Museum Photos & Historical Information
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In building miniatures, I don't always strive to make every model a centerpiece for an article. This is why I don't often take in-progress photos. The purpose of building this model was simply fun. I like the M60 series of tanks and didn't have any in my collection. This is the first one I've built. The stretch here for me wasn't in building an unfamiliar vehicle - but in making such an unusual looking tank look appealing. From the outset, there was no doubt that I was going to airbrush the woodland MERDEC scheme of the late 1970's on this miniature of the M60A2 'Starship' dubbed "Alvin" by its crew. Now that it's finished, I think this scheme shows the lines of the M60A2 tank in its best light.
West Germany, 1978
About the Real Vehicle:
Information on the actual M60A2 isn't in great volume - or demand apparently. Built to counter the Soviet superiority on the battlefield, the missile toting tank killer Shillelagh missile system incorporated into the 'Starship' was an idea ahead of its time. Like the Lacrosse Guided Missile a generation before, technology wasn't quite up to the task set before it. The M60A2 as a weapon system saw a quick demise, while the like armed, and airborne capable, M551 Sheridan continued in service through the end of the millennium.
As with all tankers, this vehicle was a source of great pride - and it is unusual to see a photo of a M60A2 in the field in dilapidated condition. This isn't a testimony to their short service life as much as it was to the efforts of their crews in up-keeping their vehicles. I recommend Squadron Signal's M60 in Action by Jim Mesko as the best all around reference on the M60 series tanks - for price and coverage. RP Hunnicutt information is as always indispensable, and Concord Publications' M60 is a good photo source - if you can chase one down. I used all three, plus a former Army Lieutenant who commanded this vehicle, to get a feel for the M60A2 in completing the miniature.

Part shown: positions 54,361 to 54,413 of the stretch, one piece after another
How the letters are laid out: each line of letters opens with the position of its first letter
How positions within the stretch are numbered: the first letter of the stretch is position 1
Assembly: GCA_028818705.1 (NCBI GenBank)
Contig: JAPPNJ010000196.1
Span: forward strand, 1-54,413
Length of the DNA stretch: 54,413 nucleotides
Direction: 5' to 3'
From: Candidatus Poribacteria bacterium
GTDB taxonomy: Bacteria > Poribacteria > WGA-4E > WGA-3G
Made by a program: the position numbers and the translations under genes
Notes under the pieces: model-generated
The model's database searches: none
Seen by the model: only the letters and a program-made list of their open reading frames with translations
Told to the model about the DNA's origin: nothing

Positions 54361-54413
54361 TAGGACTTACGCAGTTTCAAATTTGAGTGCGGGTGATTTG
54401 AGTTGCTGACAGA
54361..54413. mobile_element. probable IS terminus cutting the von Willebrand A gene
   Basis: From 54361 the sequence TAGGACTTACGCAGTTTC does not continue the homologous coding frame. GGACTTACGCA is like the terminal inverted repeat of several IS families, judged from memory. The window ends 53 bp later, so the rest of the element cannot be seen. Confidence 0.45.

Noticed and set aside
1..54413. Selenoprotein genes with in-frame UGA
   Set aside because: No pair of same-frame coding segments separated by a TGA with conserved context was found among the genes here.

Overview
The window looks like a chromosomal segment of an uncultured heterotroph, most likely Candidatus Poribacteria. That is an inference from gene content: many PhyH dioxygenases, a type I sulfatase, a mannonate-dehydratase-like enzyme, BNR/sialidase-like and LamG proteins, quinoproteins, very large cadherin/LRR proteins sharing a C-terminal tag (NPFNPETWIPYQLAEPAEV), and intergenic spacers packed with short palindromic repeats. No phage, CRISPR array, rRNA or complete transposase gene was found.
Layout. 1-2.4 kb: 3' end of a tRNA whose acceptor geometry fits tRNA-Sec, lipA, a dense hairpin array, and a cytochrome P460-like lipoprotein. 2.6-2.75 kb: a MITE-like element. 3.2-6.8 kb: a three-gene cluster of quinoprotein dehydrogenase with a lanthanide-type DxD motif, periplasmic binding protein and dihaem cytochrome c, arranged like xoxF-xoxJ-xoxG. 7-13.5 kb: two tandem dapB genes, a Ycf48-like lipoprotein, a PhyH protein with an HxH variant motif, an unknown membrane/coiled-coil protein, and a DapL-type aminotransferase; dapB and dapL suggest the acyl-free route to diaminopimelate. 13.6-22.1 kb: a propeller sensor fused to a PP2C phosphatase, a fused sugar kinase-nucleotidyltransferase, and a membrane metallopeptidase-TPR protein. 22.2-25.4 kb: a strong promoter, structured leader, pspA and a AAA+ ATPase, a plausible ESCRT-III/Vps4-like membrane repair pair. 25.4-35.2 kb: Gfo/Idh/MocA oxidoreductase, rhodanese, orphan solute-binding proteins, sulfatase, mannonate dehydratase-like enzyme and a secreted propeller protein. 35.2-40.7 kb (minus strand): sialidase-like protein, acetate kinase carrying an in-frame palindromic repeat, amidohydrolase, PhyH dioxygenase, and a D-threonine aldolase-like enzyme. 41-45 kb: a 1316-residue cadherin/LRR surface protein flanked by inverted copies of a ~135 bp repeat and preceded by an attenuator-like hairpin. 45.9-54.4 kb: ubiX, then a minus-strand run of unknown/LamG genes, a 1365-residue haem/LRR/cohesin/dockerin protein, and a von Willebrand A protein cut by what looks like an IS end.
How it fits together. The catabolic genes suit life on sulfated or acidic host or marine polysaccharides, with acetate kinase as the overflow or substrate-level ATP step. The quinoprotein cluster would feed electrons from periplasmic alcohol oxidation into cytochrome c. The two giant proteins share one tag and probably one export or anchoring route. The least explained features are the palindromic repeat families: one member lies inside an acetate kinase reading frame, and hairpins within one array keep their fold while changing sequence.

The M60A2, second in the series, is armed with a 152mm dual-purpose gun. It serves as a launcher for the Shillelagh anti-tank missile as well as conventional rounds.
There are two versions of the M60A2. The large bore extractor on the gun tube easily visually distinguishes the early variant. Personally, I liked this version because, somehow, the large bore extractor gave a more powerful impression to the gun tube than in the later variant, though stubby looking.
The late M60A2 is equipped with the CBSS system. The Closed Breech Scavenging System added a large blister underneath the rear hull, which changed the profile of that view of the tank. Inside the bulge, the vehicle carried two compressors and air bottles. CBSS was incorporated in the M60A2 to solve a problem with the use of the Shillelagh Missile.
The ammunition rounds used in this gun were susceptible to humidity and rough handling. There were occasions during firing that the M60A2 experienced flashbacks and premature detonation of rounds because the remnants of the previous round had not been totally consumed during firing. The CBSS would blow three blasts of compressed air through the gun after firing to clear any remnants out during the recoil sequence before the breech opened and a new round would be loaded. This eliminated the need for the bore evacuator, and CBSS equipped M60A2's did away with this feature on the gun barrel.